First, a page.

Those who have been willing to invest private money have and many have failed miserably - many to the point the
prjects never get off the ground - and those that do, well, I've been spending more and more time downtown - those
places can't be long for throwing in the towel based upon the people in the establishments at peak times (even
during festivals and events!)
Some recent food for thought for you, Bob.  Most people are inclined to trust the analysis and recommendations of professional transportation planners and affected business/property owners than anyone's personal conjecture!


Middletown group petitions for fewer traffic lanes along downtown street

March 27, 2018
By Ed Richter
Middletown Journal-News

MIDDLETOWN — 
A group of downtown stakeholders sent a petition to Middletown city officials seeking lane reductions and other traffic calming efforts on South Main Street to make it more friendly for pedestrians and bike riders.
The 15 stakeholders representing 19 properties along South Main Street said in their petition that they see the future of the downtown area as a vibrant and lively space supporting freedom of movement safe for pedestrian traffic.
“As Downtown Middletown citizens, property and business owners we are urging our leaders to act now to reduce the number of traffic lanes on Main Street in downtown to one lane each way north and south, using additional street area for: on street parking, loading/drop zones and a bike share path,” the petition said.
The group forwarded a copy of the petition to this news outlet.
The stakeholders said the recently completed Downtown Middletown Strategic Master Plan recommends that street calming measures be incorporated to slow and regulate vehicular traffic through downtown.
“Main Street in downtown has experienced redevelopment activity in recent years that has and will significantly increase pedestrian activity and the need for parking, bike share routes, pedestrian drop zones and loading zones,” the petition said.
The area of South Main Street targeted is between the foot bridge going into Smith Park at the northern point and south to the intersection with First Avenue.
City Manager Doug Adkins said the petition came to him for action and that City Council has seen it.
However, Adkins said it is just a concept so far and that the petition would be revisited when the city begins the downtown piece of the its new transportation plan that will cover all modes of transportation.
Adkins told this news outlet that the city hopes to use public works to clear out some of the wooded area behind the Hope House this spring and, if funds become available, design a new bike path between downtown and the River Center currently under construction by MetroParks of Butler County.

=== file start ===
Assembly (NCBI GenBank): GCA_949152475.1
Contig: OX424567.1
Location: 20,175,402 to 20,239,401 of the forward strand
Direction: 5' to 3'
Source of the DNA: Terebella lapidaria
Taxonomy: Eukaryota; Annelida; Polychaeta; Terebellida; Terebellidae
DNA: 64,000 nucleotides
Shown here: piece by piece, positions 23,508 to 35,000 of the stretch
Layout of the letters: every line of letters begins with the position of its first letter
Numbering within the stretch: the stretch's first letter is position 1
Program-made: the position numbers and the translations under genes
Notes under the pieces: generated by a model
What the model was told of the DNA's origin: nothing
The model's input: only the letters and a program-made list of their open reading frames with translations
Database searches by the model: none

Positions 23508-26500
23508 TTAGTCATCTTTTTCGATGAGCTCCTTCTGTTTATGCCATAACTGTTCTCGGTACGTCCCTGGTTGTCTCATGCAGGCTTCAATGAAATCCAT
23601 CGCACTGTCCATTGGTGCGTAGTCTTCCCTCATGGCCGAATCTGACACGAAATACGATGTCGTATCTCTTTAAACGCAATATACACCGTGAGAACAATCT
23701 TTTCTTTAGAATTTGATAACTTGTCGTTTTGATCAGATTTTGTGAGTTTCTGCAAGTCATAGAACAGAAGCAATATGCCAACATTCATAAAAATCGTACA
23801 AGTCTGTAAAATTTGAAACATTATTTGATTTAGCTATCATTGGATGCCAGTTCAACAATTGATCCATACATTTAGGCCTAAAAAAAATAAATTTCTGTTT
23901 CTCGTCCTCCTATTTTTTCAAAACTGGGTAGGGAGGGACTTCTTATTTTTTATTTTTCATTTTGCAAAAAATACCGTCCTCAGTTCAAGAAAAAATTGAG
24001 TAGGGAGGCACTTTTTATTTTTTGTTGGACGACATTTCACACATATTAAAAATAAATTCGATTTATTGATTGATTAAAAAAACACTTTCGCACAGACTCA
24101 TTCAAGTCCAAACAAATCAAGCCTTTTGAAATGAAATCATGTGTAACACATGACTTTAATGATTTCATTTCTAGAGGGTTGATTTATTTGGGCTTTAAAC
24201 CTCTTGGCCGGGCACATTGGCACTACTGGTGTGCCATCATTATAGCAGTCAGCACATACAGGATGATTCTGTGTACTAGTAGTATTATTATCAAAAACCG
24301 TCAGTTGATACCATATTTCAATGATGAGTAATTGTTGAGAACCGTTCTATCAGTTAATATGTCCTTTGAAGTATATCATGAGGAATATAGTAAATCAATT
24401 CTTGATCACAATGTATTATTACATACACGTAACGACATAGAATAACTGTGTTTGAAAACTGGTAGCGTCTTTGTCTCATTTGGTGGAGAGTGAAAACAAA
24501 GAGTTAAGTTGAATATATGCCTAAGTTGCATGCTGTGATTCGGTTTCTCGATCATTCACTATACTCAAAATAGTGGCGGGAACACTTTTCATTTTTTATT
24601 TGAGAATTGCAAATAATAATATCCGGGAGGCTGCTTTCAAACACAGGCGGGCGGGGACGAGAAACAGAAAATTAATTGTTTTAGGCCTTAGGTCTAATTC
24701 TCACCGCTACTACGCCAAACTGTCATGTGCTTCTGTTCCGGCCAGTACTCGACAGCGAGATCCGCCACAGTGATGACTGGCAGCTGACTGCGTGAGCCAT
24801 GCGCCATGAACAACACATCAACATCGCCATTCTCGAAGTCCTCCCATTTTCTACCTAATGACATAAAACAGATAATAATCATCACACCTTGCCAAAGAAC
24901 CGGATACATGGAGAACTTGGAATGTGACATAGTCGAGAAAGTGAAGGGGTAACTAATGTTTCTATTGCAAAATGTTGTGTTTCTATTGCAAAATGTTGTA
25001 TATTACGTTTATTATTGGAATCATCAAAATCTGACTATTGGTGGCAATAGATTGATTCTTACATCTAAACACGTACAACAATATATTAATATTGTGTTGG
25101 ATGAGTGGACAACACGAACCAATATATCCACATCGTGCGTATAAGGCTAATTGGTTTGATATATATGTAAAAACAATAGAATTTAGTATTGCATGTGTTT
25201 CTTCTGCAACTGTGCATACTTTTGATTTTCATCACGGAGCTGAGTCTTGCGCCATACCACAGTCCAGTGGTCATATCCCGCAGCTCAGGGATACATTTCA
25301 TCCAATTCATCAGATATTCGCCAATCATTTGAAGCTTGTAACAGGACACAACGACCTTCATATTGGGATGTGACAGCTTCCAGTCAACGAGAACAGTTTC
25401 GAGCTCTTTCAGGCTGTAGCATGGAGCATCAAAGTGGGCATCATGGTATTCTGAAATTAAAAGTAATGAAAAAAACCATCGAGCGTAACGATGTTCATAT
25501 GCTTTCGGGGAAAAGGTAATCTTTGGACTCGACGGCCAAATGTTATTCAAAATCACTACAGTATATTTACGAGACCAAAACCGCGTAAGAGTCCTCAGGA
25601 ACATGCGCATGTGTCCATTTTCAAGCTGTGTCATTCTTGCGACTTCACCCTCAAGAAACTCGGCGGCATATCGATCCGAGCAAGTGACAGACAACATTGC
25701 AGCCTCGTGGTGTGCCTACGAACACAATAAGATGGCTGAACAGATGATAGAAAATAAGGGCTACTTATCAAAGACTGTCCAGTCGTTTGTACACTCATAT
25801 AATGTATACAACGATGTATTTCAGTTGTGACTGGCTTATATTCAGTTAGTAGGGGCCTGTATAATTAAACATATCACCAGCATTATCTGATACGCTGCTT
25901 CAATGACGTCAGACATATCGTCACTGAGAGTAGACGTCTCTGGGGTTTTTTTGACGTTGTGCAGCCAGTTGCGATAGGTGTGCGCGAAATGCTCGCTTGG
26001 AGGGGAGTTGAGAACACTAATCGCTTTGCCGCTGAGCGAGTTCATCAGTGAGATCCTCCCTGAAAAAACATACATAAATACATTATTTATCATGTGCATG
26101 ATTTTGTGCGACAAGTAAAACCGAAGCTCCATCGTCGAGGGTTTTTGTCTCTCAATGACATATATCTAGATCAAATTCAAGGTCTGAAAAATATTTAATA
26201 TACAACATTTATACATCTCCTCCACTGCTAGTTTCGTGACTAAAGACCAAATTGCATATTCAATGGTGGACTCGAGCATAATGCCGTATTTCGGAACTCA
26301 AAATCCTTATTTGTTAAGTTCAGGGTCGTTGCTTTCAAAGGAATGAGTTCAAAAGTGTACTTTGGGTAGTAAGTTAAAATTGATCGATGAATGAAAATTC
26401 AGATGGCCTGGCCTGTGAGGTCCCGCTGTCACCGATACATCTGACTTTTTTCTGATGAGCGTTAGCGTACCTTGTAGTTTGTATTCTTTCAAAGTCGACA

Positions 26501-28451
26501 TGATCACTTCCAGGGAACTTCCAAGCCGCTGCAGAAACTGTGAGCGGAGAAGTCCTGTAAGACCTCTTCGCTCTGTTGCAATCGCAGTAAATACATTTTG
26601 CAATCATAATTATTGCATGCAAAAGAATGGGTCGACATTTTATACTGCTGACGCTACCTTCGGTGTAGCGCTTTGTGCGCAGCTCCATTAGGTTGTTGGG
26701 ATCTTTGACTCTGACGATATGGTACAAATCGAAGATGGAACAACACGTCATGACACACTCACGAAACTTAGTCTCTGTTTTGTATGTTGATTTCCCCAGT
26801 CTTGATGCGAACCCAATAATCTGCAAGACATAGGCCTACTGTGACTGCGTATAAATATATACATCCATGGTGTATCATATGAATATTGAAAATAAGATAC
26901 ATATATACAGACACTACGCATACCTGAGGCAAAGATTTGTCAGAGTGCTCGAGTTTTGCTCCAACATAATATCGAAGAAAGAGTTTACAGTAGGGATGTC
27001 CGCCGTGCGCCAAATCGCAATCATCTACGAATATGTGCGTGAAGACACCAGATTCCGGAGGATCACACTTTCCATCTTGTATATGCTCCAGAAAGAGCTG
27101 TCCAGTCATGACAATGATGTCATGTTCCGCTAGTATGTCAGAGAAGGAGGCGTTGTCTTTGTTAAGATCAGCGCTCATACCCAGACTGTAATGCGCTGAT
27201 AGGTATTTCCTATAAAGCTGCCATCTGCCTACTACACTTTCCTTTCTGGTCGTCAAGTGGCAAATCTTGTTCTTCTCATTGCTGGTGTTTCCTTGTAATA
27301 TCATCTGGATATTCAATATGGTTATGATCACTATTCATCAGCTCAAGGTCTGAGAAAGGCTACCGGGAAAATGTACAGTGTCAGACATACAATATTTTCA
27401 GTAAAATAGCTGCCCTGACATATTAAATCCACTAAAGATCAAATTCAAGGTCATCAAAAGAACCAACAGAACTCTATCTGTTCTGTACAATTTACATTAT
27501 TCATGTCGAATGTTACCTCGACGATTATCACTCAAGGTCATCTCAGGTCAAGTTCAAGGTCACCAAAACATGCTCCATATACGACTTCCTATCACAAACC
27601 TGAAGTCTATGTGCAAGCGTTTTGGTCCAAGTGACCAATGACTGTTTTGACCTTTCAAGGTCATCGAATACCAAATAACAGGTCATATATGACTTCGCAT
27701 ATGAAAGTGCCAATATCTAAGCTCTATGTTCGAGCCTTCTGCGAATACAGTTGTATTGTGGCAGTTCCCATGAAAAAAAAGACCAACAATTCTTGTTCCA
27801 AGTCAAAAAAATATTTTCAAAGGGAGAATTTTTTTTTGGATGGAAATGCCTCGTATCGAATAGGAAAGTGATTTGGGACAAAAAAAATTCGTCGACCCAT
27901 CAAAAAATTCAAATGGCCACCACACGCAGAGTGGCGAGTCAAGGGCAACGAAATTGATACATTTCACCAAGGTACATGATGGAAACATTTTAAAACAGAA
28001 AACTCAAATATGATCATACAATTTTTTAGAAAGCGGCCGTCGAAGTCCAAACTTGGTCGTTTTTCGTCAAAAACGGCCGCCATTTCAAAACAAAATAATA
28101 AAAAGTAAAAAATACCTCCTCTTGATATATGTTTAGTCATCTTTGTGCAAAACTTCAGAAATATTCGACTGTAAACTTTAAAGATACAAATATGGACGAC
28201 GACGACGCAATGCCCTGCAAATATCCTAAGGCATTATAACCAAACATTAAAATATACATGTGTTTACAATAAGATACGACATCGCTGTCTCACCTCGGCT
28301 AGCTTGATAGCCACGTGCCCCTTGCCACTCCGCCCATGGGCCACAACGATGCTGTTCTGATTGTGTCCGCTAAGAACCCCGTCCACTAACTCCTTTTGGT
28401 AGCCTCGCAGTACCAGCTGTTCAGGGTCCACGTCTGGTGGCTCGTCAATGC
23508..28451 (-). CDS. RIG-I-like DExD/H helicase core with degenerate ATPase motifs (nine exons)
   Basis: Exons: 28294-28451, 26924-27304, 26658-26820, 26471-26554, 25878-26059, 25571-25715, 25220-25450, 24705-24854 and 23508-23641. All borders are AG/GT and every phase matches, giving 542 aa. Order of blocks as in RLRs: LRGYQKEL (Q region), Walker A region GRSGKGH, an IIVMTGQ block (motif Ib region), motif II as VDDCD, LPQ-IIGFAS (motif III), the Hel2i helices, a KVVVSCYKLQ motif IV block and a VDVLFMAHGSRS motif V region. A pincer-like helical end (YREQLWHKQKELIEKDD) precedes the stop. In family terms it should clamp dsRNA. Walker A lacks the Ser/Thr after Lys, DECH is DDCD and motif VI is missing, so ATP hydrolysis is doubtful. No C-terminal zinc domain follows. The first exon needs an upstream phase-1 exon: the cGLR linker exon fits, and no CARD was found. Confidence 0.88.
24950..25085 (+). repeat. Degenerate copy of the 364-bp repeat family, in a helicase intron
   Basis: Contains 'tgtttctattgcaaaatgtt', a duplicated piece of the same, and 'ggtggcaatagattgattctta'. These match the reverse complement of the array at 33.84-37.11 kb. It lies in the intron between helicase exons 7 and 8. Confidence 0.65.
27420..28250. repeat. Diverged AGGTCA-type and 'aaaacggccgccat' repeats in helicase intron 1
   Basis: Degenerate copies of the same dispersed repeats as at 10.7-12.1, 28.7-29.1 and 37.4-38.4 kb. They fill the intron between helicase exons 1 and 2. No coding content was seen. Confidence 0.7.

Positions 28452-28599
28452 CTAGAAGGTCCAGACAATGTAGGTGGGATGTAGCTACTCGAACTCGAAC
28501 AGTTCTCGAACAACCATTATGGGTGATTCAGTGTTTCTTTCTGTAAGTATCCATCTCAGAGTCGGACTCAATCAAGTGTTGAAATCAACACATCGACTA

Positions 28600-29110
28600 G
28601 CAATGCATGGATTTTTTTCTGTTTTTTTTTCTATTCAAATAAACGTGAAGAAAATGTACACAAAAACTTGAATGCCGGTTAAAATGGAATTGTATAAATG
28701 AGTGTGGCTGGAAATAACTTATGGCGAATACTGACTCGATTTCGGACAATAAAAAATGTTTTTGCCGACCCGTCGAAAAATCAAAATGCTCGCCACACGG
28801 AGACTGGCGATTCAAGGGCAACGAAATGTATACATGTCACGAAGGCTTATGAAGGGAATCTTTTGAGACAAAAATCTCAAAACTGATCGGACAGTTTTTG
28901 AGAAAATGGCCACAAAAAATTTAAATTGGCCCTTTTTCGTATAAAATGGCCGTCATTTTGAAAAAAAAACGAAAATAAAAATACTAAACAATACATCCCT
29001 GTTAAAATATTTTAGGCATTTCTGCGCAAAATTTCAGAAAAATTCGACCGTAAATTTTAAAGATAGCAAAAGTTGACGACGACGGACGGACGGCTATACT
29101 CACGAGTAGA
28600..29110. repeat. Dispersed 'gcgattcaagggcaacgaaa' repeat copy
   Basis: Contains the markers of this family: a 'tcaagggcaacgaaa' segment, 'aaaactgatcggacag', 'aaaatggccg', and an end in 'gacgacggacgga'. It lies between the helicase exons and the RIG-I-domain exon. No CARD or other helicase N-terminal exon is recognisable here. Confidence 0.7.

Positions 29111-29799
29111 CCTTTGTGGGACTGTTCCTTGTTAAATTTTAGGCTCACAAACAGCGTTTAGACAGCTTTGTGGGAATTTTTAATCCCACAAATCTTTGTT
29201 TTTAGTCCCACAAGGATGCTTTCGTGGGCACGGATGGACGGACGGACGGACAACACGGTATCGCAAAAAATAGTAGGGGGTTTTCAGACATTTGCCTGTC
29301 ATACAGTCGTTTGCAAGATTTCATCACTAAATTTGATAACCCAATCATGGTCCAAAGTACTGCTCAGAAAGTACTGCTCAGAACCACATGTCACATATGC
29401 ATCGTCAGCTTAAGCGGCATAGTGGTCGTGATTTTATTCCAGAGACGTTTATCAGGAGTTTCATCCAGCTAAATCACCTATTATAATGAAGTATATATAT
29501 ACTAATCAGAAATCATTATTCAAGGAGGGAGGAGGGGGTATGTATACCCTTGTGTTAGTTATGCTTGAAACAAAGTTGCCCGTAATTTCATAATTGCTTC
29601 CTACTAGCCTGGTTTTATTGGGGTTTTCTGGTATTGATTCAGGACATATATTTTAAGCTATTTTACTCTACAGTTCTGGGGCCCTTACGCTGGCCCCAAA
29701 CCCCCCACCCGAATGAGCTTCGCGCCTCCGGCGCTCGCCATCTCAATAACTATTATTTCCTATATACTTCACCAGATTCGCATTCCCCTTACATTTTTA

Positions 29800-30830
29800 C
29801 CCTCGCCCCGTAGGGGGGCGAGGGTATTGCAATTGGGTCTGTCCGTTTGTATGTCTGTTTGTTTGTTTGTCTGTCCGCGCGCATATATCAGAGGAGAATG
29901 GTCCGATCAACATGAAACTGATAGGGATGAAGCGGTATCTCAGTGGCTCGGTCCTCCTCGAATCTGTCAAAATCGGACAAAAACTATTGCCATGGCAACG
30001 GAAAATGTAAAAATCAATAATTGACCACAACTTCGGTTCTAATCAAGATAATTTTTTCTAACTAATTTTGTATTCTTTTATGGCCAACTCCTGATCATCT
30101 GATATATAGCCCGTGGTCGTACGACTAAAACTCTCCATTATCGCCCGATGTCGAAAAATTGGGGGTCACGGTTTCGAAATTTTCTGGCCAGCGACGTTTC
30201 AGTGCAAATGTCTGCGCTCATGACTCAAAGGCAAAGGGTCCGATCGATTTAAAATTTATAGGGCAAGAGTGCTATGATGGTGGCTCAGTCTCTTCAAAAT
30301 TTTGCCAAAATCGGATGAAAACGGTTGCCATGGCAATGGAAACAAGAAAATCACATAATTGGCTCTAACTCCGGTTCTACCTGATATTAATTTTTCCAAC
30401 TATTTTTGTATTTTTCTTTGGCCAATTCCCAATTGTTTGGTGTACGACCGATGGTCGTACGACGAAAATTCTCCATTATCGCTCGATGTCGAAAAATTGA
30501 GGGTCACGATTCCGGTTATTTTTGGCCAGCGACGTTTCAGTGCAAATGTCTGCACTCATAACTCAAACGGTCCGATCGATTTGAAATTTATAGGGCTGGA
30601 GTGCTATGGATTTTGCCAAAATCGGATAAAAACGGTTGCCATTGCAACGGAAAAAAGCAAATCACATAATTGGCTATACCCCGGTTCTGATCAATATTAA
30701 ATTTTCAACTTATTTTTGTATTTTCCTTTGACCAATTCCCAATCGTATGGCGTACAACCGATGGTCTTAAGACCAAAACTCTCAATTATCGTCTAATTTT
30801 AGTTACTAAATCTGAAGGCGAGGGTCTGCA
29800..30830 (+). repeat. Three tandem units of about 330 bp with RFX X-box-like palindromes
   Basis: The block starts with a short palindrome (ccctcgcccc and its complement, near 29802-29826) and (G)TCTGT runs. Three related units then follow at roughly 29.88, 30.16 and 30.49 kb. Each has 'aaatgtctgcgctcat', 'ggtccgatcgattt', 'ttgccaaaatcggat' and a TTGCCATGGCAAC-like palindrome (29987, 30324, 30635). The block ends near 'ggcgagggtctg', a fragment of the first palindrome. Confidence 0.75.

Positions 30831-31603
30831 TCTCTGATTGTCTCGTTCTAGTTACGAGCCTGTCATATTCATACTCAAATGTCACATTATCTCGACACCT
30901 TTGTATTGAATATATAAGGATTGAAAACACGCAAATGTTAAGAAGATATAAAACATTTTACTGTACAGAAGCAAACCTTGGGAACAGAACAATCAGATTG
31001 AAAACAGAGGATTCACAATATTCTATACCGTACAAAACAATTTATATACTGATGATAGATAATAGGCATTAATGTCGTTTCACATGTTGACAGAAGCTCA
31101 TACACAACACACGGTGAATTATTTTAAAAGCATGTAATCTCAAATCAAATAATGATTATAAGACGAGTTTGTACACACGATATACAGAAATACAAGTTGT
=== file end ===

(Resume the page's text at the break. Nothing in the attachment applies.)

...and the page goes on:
As part of his March 7 response to a petitioner, Adkins said work on the transportation portion of the city’s overall master plan will start in the fourth quarter and there is $75,000 in 2018 budget to start this process. He said additional funding may be required in the 2019 budget to fully lay out these transportation initiatives.
“We’re already on track to do what you are asking, but we will need several more months to be ready to kick off this piece,” Adkins said. “As we get closer to implementation of the transportation plan process, we’ll certainly circle back to downtown businesses and the Main Street community to add their input to the process.”
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Post Options Post Options   Thanks (1) Thanks(1)   Quote VietVet Quote  Post ReplyReply Direct Link To This Post Posted: Jul 02 2018 at 1:13pm
The S. Main St. folks will have their way with Adkins and council. The Mulligans will see to that. The whole downtown money pit is designed to protect the S. Main St. neighborhood from property value loss. The city is willing to take all of the taxpayer's money and invest it into the downtown area to protect a few self important individuals who occupy the old historic district. They will be listened to. They always have been. It is a "Mulligan" kind of town we live in folks. Whatever they want, they get......and the rest of us and our wants and needs are ignored. SOP in Middletown these days.

The article says 15 stakeholders along S. Main St. have petitioned to reduce traffic lanes. That is enough to make it happen. I like the statement that these people see the downtown area as "vibrant". Embellished Horsesh--!!!! (Horsefeathers!!!!) I have no clue what they are seeing to label it as "vibrant". Apparently, we have different levels of "vibrant".
I'm so proud of my hometown and what it has become. Recall 'em all. Let's start over.
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Post Options Post Options   Thanks (1) Thanks(1)   Quote Mike_Presta Quote  Post ReplyReply Direct Link To This Post Posted: Aug 02 2018 at 4:11pm
Kohler purposely decreased traffic through downtown and implemented measures that would PREVENT high traffic there.

It was part of his "traffic calming" brainstorm to make the area "pedestrian friendly".

“Mulligan said he ... doesn’t believe they necessarily make the return on investment necessary to keep funding them.” …The Middletown Journal, January 30, 2012